I don’t believe in perfection when it comes to health. I think it is more about reading the signs that your body is communication about its state and then knowing what to do to bring it back into balance. It is also a matter of staying in integrity with what you know serves and supports you.
These unconventional tips are pulled from several of my favorite disciplines: Ayurveda – an ancient Indian science of life and health, Mindfulness – a practice of awareness that is extremely helpful in getting to know one’s body, emotions, and triggers on a much deeper level, and psychology.
Many of you have asked me how I am staying in shape, keeping my digestion regular and overall maintaining balance while traveling for 9 months. Among many things that I do, a regular morning routine is at the core of my self-care. I use morning to set the tone for the day, optimize digestion and elimination pathways, move my body, and calm the mind. I get all of this done in two hours 6-8am or lately 530-730am.
How caring does your self-care feel? It is so easy to get caught up in doing things that are supposed to be good for us that we lose track of what actually feels nourishing and caring.
Spring. It’s the time of new beginnings, promises, and hopefully great achievements.
This is a guest blog post by Andrea Nakayama. I think many of you suffering from fatigue, bloating, constipation, dull mood or grey-ish skin will learn a lot from it!
Guest blog post from Adena Rose Ayurveda
When you choose kale you probably feel that you are making an ultimately healthy choice. Kale packs the punch when it comes to benefits, and has done so for 2,000 years.Kale is known as one of the earliest vegetables cultivated by man. It was a hit among ancient Greeks and Romans as much as it is now in farm to table restaurants. Yes, you are eating the same food as Julius Caesar. (Take that friends that try to argue kale’s recent time in the limelight.) Early settlers from the British Isles brought kale and collards to America, probably in the late 1600s. In the nineteenth century, Scotland Kail was used as a common term for dinner and many Scottish kitchens featured a Kail Pot.We keep turning to this vibrant vegetable to nutrition and taste (if you know how to prepare it well).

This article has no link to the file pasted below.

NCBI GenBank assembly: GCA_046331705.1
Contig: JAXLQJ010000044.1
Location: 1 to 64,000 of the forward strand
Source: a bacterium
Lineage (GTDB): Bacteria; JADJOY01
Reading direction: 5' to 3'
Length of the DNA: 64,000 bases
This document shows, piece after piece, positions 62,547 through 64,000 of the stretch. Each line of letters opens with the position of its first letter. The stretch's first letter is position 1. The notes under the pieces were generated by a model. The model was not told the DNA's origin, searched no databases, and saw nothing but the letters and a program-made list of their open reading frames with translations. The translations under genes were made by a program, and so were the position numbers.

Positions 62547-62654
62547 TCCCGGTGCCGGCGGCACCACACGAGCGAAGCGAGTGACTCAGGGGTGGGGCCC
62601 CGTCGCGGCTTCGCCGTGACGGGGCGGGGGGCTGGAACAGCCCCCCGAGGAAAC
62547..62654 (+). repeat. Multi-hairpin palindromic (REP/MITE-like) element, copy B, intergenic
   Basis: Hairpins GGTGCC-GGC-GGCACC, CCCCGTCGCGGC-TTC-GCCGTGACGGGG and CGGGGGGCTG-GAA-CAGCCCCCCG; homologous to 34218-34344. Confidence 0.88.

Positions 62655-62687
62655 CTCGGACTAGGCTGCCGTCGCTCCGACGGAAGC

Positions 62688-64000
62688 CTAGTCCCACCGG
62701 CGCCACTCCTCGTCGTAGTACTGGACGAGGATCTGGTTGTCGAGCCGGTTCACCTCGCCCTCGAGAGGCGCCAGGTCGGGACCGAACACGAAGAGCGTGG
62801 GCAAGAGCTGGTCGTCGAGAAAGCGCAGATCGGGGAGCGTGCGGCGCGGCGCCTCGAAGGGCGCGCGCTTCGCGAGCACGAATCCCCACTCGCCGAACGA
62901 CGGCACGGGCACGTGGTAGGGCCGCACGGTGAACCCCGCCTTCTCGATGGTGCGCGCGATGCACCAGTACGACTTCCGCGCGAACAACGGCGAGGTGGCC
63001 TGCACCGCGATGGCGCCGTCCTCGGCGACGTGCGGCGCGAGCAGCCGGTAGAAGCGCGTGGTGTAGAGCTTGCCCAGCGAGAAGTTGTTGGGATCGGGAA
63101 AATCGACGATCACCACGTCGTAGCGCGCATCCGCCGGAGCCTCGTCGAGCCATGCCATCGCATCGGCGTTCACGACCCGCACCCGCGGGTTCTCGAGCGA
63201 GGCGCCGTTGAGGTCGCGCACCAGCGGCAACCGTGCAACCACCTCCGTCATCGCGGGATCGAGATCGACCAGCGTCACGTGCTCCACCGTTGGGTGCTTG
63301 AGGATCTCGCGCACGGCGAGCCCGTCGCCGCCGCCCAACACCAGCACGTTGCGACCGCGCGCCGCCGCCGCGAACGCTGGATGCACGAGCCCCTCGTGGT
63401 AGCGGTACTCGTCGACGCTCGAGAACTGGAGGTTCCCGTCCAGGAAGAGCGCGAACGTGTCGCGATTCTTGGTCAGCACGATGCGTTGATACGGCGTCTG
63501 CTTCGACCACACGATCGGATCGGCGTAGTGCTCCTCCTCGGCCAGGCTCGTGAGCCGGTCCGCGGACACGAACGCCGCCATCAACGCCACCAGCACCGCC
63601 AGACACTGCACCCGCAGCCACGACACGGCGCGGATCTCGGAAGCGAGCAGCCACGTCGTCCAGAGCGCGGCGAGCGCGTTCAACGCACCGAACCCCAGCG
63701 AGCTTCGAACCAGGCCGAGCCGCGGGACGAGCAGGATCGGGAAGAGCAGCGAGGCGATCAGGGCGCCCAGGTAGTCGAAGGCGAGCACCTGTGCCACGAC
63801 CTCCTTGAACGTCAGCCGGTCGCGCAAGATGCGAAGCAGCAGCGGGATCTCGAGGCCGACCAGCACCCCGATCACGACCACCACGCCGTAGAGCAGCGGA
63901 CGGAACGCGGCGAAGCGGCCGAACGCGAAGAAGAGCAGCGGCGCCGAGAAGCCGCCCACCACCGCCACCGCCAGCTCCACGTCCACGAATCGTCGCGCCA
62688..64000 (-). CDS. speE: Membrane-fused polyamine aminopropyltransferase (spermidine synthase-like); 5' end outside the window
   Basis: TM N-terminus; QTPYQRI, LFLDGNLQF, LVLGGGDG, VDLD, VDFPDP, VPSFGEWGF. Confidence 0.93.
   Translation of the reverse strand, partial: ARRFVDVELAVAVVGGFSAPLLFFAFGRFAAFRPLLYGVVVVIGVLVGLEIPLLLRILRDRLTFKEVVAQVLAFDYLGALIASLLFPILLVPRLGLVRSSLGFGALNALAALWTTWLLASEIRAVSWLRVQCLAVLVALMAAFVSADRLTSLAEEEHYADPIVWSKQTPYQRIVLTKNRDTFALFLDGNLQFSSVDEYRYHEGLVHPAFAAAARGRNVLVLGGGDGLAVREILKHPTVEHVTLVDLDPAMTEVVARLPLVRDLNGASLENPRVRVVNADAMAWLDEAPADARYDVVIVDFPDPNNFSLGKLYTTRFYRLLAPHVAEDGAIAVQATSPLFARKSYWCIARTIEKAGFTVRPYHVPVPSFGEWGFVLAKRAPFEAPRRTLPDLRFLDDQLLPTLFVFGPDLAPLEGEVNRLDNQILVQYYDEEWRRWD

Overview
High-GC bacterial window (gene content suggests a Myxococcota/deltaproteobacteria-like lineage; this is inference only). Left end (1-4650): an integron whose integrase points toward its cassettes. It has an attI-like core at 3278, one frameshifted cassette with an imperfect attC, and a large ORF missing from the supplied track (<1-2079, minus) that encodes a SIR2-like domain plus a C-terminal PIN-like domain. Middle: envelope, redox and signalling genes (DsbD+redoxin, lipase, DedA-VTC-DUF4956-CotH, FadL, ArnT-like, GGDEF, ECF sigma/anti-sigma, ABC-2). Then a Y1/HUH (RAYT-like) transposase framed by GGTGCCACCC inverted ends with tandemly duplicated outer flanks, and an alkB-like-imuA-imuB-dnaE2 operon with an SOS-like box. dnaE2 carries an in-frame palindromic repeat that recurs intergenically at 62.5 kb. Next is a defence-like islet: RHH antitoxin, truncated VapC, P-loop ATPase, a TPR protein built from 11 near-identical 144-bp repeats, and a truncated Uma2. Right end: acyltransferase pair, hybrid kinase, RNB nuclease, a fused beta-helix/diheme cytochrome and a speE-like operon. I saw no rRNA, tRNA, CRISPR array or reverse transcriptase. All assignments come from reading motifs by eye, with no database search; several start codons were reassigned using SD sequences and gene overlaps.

There is a lot of controversy around the effect of legumes on our digestive system and health in general. Some people and traditions recommend making it the core of your diet while lots of paleo folks and functional medicine practitioner advise to shun away from them. I personally, still keep lentils in my diet 2-3 times per week. But since each body is different and each digestive system is different, I want to help you make the right decision for your body.
You may think I have always lived a perfect health coach life, drinking green juices and sucking on chia seeds (if you don’t know what these are — stay tuned!) But I’ll be honest with you: it took me the longest time to learn how to put myself first. And even after I did, the recent book launch got the best out of me.